On Aug. 20, Vice Adm. Yancy Lindsey, Commander, Navy Installations Command, announced that “religious services will be cut at bases where those services are readily available in the surrounding community outside the base” in order to “reduce redundancies and capture efficiencies” as part of a national realignment. Commander, Navy Installations Command, commonly referred to as CNIC, is responsible for the Navy’s religious programs as it ties in with CNIC’s mission areas: sustaining the fleet, enabling the fighter, and supporting the family.
After public outcry from elected officials and Catholic service members affected by the religious service cuts, the decision was reversed on Sep. 9 at the behest of the Commander-in-Chief. Rear Adm. Bette Bolivar, commander Navy Region Southwest, said in a public statement, “Contrary to previous discussions, this year we will continue contracted religious ministry programs and services similar to what we’ve had in place previously. We will also continue to assess how best to meet the needs of our sailors and their families throughout the region.” It seems that the Navy will not carry out the planned cuts affecting religious services this year but may do so in the future. If the decision had not been reversed, what detrimental impacts would the cuts have made on the Roman Catholic faith community in the naval service, and in reverse, what would its effects be on the service itself?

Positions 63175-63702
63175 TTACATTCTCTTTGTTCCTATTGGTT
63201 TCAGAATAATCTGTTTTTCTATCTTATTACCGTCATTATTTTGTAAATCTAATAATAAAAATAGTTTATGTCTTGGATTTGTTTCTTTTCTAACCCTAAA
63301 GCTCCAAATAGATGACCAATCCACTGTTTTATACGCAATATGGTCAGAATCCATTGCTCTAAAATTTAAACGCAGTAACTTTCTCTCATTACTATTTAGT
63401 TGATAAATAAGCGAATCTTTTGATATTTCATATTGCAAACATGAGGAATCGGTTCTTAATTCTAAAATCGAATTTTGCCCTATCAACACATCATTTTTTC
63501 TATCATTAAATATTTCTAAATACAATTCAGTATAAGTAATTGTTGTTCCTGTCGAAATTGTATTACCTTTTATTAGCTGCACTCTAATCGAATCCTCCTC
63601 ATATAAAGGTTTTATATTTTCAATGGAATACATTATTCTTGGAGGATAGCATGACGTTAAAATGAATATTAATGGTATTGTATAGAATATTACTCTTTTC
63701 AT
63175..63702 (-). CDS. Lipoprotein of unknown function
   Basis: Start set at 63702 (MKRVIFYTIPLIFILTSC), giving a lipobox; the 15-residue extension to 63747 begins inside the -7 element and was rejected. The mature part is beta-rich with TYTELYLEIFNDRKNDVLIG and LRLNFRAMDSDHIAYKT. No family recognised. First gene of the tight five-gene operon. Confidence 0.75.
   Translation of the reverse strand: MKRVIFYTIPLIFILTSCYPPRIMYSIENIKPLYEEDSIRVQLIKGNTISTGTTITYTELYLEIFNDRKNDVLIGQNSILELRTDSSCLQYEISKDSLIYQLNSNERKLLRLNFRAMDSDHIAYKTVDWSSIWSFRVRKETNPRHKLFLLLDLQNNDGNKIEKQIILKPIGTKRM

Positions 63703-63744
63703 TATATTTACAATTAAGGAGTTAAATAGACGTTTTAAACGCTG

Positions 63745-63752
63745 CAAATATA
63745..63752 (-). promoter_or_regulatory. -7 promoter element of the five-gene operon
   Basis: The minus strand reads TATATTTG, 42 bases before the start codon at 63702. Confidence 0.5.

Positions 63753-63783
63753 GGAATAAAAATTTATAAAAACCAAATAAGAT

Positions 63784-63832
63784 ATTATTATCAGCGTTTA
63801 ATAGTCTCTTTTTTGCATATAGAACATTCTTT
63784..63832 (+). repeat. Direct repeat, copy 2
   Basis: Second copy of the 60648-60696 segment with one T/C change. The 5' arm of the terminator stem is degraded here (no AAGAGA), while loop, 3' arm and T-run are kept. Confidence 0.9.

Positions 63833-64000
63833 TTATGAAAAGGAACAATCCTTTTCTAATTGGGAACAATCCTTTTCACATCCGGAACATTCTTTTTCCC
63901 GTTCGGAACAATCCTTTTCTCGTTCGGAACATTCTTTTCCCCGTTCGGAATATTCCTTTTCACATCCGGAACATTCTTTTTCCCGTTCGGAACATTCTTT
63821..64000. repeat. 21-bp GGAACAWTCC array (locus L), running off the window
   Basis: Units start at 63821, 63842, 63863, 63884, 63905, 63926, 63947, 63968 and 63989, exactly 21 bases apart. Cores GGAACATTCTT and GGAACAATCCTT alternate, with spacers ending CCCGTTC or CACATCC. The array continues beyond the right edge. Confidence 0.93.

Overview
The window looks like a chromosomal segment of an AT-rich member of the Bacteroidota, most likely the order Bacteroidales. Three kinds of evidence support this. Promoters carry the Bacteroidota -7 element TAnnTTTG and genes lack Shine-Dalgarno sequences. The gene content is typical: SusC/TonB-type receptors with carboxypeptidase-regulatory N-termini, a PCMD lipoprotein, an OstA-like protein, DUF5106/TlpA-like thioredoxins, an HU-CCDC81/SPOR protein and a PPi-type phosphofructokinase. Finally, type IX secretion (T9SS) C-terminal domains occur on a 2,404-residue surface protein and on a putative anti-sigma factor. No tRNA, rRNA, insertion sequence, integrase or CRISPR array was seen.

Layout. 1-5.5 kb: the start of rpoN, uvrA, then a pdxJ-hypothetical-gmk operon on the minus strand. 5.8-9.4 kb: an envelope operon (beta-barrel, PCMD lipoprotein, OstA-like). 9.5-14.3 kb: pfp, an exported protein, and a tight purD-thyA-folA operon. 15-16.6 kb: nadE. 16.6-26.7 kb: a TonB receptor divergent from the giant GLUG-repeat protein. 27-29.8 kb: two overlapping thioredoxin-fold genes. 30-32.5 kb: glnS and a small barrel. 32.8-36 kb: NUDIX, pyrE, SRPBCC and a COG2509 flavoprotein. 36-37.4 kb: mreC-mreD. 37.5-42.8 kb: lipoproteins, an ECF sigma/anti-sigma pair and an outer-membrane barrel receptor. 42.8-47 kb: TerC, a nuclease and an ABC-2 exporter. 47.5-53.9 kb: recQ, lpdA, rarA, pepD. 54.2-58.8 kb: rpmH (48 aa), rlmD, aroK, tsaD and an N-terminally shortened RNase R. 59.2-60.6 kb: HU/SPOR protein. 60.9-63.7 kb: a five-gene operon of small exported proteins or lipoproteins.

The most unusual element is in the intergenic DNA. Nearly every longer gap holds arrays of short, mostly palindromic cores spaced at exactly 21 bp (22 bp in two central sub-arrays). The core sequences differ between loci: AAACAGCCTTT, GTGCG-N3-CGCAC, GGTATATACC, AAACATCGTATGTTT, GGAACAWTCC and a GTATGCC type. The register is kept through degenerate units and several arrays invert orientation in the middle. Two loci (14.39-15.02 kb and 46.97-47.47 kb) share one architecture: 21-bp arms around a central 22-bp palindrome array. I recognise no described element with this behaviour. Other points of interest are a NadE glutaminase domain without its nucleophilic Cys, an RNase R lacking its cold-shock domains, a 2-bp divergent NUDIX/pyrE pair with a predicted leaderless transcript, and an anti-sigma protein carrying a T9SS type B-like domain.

Due to the continual shrinkage of active duty Catholic chaplains serving in the Navy, now at 48, the Navy, in times past, hired local parish priests, also known as contract priests, to administer the sacraments at bases which had no assigned Catholic chaplains. This flexible relationship allowed Catholic sailors and their families to receive the sacraments and form a unique community, where service to God and country established a one-of-a-kind association among its parishioners. Young Catholic sailors, living in the base barracks with no means of transportation, were grateful for the presence of on-base religious services. For those sailors who desired to attend daily Mass during their hour-long lunch breaks, this was a possibility since the commute was much shorter than that to a church, off base. This all would have been a mere distant memory if the Navy ceased its contracts with civilian Catholic priests.